Defense Advanced Research Projects AgencyTagged Content List

Prevention and Therapy

Biomedical technologies designed to thwart initial infection or injury, or enable faster healing afterward

Showing 42 results for Therapy RSS
04/13/2018
Dr. Tristan McClure-Begley joined DARPA as a Program Manager in October 2017. He came to DARPA from the University of Colorado, Boulder, where he was a Research Assistant Professor in the Department of Molecular, Cellular and Developmental Biology. His academic studies focused on molecular mechanisms of perturbations to complex biological systems, particularly drugs of abuse, toxins and neurodevelopmental disorders.
05/08/2013
For more than fifty years, researchers have been studying exactly how aspirin affects the human body. Despite thousands of publications on the topic, our understanding is still incomplete.
10/25/2013
Despite the best efforts of the Departments of Defense and Veterans Affairs to protect the health of U.S. servicemembers and veterans, the effects of neuropsychological illness brought on by war, traumatic injuries and other experiences are not always easily treated. While current approaches can often help to alleviate the worst effects of these illnesses, they are imprecise and not universally effective. Demand for new therapies is high as mental disorders are the leading cause of hospital bed days and the second leading cause of medical encounters for active duty servicemembers.1 Among veterans, ten percent of those receiving treatment from the Veterans’ Health Administration are provided mental health care or substance abuse counseling.2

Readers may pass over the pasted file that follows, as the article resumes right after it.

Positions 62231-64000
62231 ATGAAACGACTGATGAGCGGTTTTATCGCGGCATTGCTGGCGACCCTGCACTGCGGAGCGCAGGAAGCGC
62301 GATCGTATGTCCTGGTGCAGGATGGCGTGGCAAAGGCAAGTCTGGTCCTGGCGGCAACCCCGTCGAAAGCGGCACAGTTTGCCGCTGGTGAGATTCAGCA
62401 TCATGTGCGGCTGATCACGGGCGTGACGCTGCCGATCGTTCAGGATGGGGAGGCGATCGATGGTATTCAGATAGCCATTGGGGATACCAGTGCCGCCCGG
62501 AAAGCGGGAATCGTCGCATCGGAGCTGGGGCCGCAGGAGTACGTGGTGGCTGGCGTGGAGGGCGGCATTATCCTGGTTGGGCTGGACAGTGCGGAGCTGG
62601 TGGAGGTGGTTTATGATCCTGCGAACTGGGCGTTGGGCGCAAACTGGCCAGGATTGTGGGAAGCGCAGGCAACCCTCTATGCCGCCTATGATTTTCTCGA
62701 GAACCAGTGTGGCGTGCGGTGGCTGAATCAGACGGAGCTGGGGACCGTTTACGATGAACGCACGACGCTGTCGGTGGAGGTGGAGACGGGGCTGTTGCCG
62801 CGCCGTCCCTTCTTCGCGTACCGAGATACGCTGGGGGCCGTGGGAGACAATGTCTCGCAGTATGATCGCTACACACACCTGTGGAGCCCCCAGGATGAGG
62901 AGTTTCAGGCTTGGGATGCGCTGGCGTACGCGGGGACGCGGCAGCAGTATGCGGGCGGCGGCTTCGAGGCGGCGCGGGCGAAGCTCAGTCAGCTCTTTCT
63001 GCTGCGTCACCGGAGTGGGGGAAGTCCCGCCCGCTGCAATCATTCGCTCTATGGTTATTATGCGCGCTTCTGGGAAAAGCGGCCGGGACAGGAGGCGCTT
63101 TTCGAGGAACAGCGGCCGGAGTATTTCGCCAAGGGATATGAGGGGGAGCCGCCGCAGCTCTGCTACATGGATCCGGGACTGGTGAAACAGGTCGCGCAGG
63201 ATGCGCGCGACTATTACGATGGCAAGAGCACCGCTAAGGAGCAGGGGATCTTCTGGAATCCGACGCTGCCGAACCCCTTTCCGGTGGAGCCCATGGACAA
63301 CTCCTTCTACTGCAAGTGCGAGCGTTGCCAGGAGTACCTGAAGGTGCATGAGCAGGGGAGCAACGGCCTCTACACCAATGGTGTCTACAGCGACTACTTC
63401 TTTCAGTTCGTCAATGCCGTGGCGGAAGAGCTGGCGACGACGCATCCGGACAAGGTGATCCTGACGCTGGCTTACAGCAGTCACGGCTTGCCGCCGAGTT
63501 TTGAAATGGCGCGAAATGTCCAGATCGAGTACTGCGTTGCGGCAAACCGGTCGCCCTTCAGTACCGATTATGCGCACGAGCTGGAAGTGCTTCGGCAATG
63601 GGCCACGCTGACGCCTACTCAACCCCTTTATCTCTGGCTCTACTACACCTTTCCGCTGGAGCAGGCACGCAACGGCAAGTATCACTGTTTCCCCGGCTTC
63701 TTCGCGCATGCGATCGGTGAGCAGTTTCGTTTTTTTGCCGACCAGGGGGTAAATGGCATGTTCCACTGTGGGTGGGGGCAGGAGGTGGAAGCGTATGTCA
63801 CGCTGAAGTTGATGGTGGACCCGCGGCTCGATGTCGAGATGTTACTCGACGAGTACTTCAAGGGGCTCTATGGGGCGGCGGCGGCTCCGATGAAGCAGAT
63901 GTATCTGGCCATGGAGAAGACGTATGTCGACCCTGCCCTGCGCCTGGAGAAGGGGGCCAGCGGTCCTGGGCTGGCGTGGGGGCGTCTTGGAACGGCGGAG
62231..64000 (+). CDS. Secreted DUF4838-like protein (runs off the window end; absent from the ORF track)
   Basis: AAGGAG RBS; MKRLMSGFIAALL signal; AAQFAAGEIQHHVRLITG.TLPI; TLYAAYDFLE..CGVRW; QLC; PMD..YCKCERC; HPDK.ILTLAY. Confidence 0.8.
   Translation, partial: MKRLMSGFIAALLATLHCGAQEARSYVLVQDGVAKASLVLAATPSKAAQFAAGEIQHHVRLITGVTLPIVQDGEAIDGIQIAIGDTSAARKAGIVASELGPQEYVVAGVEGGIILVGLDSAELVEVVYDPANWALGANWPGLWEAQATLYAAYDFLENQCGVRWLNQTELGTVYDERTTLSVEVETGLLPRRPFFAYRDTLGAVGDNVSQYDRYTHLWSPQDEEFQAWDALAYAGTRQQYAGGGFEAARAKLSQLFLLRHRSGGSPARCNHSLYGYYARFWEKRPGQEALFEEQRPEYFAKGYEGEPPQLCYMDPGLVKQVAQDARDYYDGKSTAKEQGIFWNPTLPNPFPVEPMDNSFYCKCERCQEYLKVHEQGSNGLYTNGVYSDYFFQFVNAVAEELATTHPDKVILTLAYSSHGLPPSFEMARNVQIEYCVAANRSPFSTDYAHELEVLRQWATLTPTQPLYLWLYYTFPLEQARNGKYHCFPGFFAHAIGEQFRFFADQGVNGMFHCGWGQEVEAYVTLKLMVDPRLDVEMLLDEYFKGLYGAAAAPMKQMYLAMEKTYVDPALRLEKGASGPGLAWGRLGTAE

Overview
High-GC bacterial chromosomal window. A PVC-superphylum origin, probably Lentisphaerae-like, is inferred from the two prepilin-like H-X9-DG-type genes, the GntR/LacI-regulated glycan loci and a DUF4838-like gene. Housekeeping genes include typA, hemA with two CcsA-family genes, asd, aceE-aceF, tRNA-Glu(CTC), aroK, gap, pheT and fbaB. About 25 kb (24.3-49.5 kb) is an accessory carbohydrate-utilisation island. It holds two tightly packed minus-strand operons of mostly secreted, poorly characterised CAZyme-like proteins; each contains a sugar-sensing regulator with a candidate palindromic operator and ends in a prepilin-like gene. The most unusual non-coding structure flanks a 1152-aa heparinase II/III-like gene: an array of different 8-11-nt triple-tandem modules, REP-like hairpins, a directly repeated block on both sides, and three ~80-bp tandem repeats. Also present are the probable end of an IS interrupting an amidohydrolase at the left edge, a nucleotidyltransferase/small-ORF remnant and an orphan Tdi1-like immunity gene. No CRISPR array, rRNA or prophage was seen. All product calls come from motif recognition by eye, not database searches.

03/05/2014
With an eye on the urgent need to develop breakthrough technologies for national security, the President’s requested budget of $2.915 billion in Fiscal Year (FY) 2015 for the Defense Advanced Research Projects Agency (DARPA) would allow the agency to pursue promising new ideas and help to restore some of the reductions in the agency’s budget from prior years.
05/27/2014
Work on DARPA’s Systems-Based Neurotechnology for Emerging Therapies (SUBNETS) program is set to begin with teams led by UC San Francisco (UCSF), and Massachusetts General Hospital (MGH). The SUBNETS program seeks to reduce the severity of neuropsychological illness in service members and veterans by developing closed-loop therapies that incorporate recording and analysis of brain activity with near-real-time neural stimulation. The program, which will use next-generation devices inspired by current Deep Brain Stimulation (DBS) technology, was launched in support of President Obama’s brain initiative.